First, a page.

Nintendo Is Getting Into Virtual Reality With Cardboard DIY Kits

Nintendo Is Getting Into Virtual Reality With Cardboard DIY Kits
Credit: Common Wikimedia - Nintendo

It seems like you can’t go anywhere in the gaming community without hearing something about VR. It has taken over this industry, and for good reason. The immersive environments it lets users explore are downright breathtaking. Some VR headsets truly make you feel like you’re actually in the game.

Since VR has become a massive hit, many wondered if Nintendo would ever venture into the market. According to recent reports, it appears they have plans to. Now, they’re not unveiling a traditional VR headset like PlayStation and Google have done. Instead, they’re planning to sell a kit that families can put together on their own.

These kits will be from the Labo line, which can turn the ever-popular Nintendo Switch into a VR console. In theory, this seems like a brilliant idea. We have yet to see this take on virtual reality. The customization possibilities are enticing to think about, as not every gamer wants the same thing. Nintendo knows this. They’re actively trying to do something that no VR headset manufacturer has done before.

These VR cardboard kits will include several different components, including a camera, blaster, safety cap, screen holder, and VR goggles. Everything needed to transform the Nintendo Switch’s portable screen into a virtual reality headset is included. The starting price of the kit will be $79. That’s not bad considering most VR headsets today range into the hundreds.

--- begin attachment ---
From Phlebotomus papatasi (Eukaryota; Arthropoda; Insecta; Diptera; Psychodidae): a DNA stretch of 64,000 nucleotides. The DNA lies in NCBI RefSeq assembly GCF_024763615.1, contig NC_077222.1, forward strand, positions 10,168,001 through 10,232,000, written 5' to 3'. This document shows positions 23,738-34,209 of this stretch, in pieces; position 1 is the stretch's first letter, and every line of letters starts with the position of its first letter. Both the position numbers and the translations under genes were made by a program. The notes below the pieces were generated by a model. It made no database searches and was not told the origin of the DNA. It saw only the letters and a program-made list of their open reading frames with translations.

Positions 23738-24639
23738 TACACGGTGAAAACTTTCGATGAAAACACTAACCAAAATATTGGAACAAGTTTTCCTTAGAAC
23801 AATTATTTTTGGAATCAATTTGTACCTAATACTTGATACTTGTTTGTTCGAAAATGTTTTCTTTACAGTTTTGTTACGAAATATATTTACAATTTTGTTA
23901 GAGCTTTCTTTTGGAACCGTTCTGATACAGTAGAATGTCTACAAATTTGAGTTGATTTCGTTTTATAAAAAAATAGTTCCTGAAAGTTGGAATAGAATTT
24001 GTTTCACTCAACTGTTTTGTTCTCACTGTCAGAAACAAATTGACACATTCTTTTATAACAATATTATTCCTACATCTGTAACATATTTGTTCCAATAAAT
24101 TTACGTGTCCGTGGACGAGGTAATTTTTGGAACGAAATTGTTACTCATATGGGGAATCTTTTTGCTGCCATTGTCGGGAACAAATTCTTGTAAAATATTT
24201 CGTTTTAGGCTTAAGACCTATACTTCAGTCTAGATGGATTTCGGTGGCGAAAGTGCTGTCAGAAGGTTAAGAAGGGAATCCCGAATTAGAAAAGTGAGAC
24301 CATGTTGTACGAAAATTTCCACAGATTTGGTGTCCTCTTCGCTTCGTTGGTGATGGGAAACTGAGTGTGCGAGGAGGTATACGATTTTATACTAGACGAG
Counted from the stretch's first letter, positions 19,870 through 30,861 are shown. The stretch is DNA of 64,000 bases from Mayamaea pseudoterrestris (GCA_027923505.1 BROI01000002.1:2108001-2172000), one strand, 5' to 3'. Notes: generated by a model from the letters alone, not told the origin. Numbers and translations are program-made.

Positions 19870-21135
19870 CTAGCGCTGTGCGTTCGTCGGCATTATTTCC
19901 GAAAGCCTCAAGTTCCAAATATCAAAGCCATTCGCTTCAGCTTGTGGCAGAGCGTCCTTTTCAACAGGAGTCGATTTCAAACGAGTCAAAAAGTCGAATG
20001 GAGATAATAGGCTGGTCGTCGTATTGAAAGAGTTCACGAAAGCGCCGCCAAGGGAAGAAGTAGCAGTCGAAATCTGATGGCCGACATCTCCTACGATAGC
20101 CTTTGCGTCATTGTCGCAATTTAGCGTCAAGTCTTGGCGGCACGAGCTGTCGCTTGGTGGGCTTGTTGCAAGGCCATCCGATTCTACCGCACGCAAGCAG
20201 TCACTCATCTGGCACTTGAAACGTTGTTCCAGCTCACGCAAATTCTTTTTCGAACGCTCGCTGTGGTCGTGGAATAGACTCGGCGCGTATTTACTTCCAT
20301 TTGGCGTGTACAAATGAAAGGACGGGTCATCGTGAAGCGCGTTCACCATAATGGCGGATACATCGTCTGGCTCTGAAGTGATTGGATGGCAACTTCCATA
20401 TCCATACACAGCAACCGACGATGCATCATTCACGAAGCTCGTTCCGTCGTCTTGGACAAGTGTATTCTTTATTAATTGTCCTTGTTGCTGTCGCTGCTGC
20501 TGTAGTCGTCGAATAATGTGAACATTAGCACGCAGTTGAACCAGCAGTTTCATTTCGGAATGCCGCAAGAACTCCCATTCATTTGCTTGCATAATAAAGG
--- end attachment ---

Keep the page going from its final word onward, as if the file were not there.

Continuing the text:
Nintendo is also offering a basic starter kit, which is much more affordable and comes with only the blaster and the VR goggles. Putting these cardboard pieces together shouldn’t prove difficult, either. That’s because each kit comes with a set of directions, which are concise and easy to follow.

This is a home run for Nintendo. They’ve always been a gaming company highlighting the importance of family-fun experiences. This VR venture seems to be family-friendly as well. Families who don’t want to spend hundreds and hundreds of dollars on VR equipment can purchase these cardboard kits stress-free.

The only pause for concern is the durability of these cardboard kits. Hopefully, they’re structured to where they can take some wear and tear. Still, Nintendo’s entry into the VR sector is showing a lot of promise. There are many gamers who forgo these gaming experiences because there is such a price barrier to entry associated with modern VR headsets.

That doesn’t seem to be the case with Nintendo. The kits are expected to hit the market on April 12th.